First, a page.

One of my favorite and most memorable party nights in Manhattan involved de Havilland. About a dozen or so of us friends got together at one's apartment in Hells Kitchen for a little birthday party with buffet dinner. Only one guest was Caucasian. They rest of us were Black or Latino. The party was early in the evening. We were all classic film fans. The host asked if we'd like to see a movie. We all agreed on one of his DVDS. We'd watch....THE HEIRESS in which her sweet character evolves from submissive to steely.
If you've seen THE HEIRESS, you will really get this: There we were, a predominantly Black/Latino audience, paying full attention to THE HEIRESS. When Olivia de Havilland, in the final scene, said "Bolt the door, Mariah," we all broke out into cheers and applause as if New York had just won the World Series. Watch this short video I did a few years ago.
Here's a trailer for William Wyler's THE HEIRESS.
My sister, my buddies at the birthday party, and me. This is why I push for more diversity and inclusion, especially on camera, in the field of film arts talk. That includes movie reviews and movie channel hosting. Would a Black film critic or movie historian be tapped to go on TV or give radio soundbites talking about Olivia de Havilland's excellent work in the films I mentioned here? Would we get the equal opportunity to talk about her wonderfulness as Maid Marian opposite Errol Flynn in THE ADVENTURES OF ROBIN HOOD, her spirited comedy timing in THE STRAWBERRY BLONDE, her brilliant underplaying of scenes in HOLD BACK THE DAWN, her sleek and subtle yet dangerous sexiness in MY COUSIN RACHEL and her strength as the disabled woman alone in Los Angeles who outwits a band of home invaders in 1964's LADY IN A CAGE?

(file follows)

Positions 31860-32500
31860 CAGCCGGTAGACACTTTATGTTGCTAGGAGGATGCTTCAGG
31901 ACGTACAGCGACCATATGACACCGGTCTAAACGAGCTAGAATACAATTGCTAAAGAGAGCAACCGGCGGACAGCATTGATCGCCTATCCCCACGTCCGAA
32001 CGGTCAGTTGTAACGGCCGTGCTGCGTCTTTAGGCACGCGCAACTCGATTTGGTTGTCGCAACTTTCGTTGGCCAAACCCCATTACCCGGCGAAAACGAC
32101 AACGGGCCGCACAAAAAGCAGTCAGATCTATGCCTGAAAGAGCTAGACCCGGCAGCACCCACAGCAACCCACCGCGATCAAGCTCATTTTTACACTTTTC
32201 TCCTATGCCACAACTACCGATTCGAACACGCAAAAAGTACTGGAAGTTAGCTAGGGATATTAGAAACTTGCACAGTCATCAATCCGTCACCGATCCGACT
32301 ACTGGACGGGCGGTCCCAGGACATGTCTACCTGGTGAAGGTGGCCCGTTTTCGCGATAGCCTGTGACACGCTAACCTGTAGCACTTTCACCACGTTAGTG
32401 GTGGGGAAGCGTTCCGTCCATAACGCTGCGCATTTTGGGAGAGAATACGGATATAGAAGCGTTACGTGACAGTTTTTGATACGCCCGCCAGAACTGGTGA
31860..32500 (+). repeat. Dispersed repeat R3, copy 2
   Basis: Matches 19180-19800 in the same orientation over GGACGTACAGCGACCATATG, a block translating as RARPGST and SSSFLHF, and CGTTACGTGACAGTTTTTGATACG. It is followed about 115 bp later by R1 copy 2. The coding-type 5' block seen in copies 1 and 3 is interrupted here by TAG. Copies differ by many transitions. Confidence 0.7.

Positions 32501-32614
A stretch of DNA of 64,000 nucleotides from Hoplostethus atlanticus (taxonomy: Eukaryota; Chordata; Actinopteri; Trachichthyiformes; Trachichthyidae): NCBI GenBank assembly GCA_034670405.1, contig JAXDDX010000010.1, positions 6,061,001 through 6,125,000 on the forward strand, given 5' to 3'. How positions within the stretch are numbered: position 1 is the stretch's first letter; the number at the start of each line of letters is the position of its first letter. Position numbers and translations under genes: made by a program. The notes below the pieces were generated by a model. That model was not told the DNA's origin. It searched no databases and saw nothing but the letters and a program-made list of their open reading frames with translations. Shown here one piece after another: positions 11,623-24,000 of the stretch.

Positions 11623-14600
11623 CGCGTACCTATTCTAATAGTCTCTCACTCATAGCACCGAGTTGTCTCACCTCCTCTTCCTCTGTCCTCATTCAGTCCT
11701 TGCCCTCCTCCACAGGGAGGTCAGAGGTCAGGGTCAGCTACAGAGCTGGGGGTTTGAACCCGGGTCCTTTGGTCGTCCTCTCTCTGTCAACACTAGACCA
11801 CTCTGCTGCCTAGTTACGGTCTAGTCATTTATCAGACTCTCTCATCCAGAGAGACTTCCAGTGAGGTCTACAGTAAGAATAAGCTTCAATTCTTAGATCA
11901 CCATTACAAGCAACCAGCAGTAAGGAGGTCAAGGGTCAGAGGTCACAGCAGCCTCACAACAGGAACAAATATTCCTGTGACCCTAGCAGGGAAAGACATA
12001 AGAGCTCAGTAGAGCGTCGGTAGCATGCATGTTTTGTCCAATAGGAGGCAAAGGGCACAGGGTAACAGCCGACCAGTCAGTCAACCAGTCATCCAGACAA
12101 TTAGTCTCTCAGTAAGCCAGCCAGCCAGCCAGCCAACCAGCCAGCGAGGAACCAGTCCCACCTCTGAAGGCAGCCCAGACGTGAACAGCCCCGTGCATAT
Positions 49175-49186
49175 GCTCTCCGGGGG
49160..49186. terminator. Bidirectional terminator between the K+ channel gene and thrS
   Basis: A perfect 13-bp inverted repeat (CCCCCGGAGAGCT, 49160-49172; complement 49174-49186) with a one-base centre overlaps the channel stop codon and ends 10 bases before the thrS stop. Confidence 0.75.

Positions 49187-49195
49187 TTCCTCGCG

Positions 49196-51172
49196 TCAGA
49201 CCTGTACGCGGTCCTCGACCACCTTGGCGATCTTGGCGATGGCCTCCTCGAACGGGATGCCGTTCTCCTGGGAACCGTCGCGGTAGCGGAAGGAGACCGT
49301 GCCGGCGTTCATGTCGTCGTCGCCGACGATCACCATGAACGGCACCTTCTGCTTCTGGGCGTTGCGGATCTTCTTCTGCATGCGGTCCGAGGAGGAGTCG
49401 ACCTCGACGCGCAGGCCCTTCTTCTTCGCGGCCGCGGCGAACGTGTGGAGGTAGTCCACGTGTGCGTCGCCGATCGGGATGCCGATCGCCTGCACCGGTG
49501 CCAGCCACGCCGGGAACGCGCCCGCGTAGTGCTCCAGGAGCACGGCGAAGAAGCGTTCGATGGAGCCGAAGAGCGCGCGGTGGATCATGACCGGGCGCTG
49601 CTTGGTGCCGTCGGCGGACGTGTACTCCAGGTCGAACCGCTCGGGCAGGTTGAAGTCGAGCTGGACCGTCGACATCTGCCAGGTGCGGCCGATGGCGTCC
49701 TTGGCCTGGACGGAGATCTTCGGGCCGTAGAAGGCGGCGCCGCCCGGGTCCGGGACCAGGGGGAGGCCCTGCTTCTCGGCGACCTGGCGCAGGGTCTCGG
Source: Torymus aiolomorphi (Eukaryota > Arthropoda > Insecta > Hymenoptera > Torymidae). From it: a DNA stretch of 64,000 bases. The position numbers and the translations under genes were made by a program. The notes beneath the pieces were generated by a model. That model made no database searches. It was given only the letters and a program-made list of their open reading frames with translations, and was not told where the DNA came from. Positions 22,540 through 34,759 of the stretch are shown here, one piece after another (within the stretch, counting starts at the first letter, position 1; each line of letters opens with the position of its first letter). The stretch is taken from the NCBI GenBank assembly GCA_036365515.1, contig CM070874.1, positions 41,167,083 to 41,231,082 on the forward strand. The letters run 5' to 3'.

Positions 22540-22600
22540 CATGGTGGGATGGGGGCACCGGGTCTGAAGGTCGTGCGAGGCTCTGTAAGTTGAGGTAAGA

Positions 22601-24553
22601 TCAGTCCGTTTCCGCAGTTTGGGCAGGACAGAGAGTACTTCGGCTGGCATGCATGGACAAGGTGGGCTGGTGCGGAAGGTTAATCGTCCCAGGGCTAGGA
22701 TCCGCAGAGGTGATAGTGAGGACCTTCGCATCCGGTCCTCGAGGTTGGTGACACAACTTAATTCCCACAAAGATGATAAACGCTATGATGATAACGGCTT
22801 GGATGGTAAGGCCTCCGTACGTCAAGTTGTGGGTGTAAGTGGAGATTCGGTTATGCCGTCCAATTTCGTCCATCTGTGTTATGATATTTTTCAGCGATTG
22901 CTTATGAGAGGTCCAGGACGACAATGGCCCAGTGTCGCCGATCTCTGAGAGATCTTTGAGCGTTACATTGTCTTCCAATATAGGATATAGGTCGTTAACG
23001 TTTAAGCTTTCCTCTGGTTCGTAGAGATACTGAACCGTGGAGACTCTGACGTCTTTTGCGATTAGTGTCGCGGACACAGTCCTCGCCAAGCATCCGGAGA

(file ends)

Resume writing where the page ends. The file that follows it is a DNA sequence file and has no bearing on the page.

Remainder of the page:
When it comes to movies starring Olivia de Havilland, I've only seen Black film critics and historians get tapped to talk about GONE WITH THE WIND because of Hattie McDaniel's historic Oscar winning performance and Black images in the film.